Far and away the best monster merchandise I found at New York Comic-Con came from Scumbags & Superstars , whose tees, patches and stickers perfectly captured everything I love about monster art.
In 2005, MST3K's Mike Nelson published Goth-Icky: A Macabre Menagerie of Morbid Monstrosities, part of the Pop Ink series -- it's a gorgeous graphic tour of four-color monster art that were pulled from the archives of the Charles S. Anderson Design Company. Read the rest
Automata builder Dug North sez, "I combined my love of clocks with my affinity for wooden monsters to create this monster clock with moving eyes. The monster is made of basswood, ebony, and tagua nut. A small weight-driven German clock movement powers the eyes and clock. It is titled simply 'Monster Clock No. 1,' which implies I may be making more of these. Please do!
Hobo Nickels, a subject we've been doting on for 12 years now, had a bumper year in 2013, as is evidenced by this gallery of Mr The's nickel-carvings (not all the coins are nickels, but the term is generic regardless of the coin) from the past year. Mr The specializes in big head/mini man carvings that add a tiny torso, arms and legs to the nickel's traditional head (it especially rocks with monster heads). Read the rest
Where did Dungeons & Dragons creator Gary Gygax find inspiration for his magical monsters like the Bulette, Rust Monster, and Owlbear? Apparently inside a bag of crappy plastic "Prehistoric Animals" sold at variety stores in the early 1970s! Tony DiTerlizzi has more: "Owlbears, Rust Monsters, and Bulettes, Oh My!" (via Laughing Squid) Read the rest
Matt Hawkins is a talented papercraft designer and illustrator who's work we've featured before. He's got a kickstarter up for his Kooky Creeps papercraft Hallowe'en masks ("You know, just in time for Xmas!" -M. Hawkins), which are absolutely terrific. $25 gets you all four masks in a coffin-portfolio. For $1,000 he'll make you a one-of-a-kind piece.
The Internet Archive has a marvellous trove of scanned work from Warren Publishing, the maverick house behind such classic magazines as Creepy. The introduction of the Comics Code, following Fredeic Wertham's scientific fraud purporting to show a link between comics and crime, gutted comics for half a century. But Warren Publishing avoided the Comics Code altogether by changing formats and publishing as a magazine, bringing us such classics as Famous Monsters of Filmland, Eerie, and Help! magazine (which employed Gloria Steinem!). Here's the Wikipedia summary of Warren's amazing run: Read the rest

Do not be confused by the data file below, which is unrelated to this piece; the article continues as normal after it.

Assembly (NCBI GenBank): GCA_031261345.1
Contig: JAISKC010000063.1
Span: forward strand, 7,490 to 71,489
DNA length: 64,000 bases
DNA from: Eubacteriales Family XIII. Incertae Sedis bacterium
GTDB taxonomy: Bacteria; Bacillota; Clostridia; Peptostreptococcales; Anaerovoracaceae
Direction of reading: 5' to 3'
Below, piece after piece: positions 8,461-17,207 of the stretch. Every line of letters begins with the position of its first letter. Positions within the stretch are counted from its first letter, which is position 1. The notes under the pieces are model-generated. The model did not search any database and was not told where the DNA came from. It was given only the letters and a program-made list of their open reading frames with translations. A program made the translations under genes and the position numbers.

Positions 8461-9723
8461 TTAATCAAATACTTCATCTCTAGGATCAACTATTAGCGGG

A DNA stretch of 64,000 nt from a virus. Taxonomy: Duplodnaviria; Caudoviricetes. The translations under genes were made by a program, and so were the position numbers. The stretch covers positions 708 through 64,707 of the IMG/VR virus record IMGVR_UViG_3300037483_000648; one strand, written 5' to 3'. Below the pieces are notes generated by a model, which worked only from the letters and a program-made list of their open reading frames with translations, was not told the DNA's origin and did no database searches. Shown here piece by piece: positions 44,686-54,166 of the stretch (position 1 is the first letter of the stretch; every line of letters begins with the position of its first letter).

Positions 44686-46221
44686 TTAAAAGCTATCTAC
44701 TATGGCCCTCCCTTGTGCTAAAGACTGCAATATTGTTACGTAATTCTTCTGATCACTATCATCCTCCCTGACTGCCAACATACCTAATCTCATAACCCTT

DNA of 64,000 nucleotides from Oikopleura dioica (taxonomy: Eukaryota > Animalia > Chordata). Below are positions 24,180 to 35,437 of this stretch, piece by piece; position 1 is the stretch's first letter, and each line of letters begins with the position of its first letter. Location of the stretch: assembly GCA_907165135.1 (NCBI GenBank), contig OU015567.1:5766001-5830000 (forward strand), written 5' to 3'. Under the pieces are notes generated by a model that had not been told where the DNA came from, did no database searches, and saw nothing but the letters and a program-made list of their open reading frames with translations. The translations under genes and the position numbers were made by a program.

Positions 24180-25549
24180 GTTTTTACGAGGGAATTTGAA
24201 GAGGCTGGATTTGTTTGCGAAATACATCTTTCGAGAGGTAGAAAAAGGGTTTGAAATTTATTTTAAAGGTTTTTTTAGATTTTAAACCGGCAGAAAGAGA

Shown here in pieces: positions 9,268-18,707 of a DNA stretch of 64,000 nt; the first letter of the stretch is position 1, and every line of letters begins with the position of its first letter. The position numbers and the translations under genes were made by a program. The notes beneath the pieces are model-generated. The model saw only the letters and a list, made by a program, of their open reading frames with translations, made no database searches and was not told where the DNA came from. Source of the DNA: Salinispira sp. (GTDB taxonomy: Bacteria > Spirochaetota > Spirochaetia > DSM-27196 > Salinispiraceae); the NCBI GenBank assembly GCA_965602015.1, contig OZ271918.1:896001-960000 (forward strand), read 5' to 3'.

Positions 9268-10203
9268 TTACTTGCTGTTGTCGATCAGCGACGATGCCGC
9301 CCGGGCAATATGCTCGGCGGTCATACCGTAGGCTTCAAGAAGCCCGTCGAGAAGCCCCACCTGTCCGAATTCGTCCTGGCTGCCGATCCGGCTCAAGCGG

Paul held himself apart from the humor, his attention focused on the projection and the question that filled his mind: "Thufir, are there sandworms big enough to swallow that whole?"
Silence settled on the table. The Duke cursed under his breath, then thought: No—they have to face the realities here.
"There’re worms in the deep desert could take this entire factory in one gulp," Thufir said.
Chris Lindland (who founded the awesome Betabrand writes, "I went to college at the University of North Carolina at Chapel Hill with my partner in kudzu crime, Anthony Jaffe, who now lives in Atlanta. For years, we've talked about building a giant monument to Godzilla out of the famed Vine That Ate The South. While everyone knows what Godzilla is, for the most part only Southerners are truly familiar with kudzu. It's an invasive vine that grows up to a foot a day and fully envelopes trees, telephone poles, and buildings -- making them look like giant, leafy monsters.
"So we naturally thought, "Why not crowdfund an enormous, Godzilla-like structure and allow it to be covered in Kudzu." The result: Kudzilla. Read the rest
Eric writes, "I am Eric Millikin and I am an experimental artist from Detroit who has created a series of portraits of monsters, each built out of Halloween candy. I call this series 'Totally Sweet.' So far, this series includes everything from classic monsters like The Bride of Frankenstein to modern killers from slasher movies. And I've been taking requests; one of my favorites has been Gort, the alien killer robot from the 1950s sci-fi classic, 'The Day the Earth Stood Still.'" Read the rest
Zack sez, "Is there another holiday movie more underrated than the Harvey Kurtzman-scripted 1967 Rankin-Bass stop-motion classic MAD MONSTER PARTY? If you haven't experienced it yet, sample this adaptation by Dell (no artist credits are given, though it was adapted from Kurtzman's screenplay). Nothing can compare to the film, but it still retains some of the original's charm. The adaptation is in two parts (Part 2 is here) Read the rest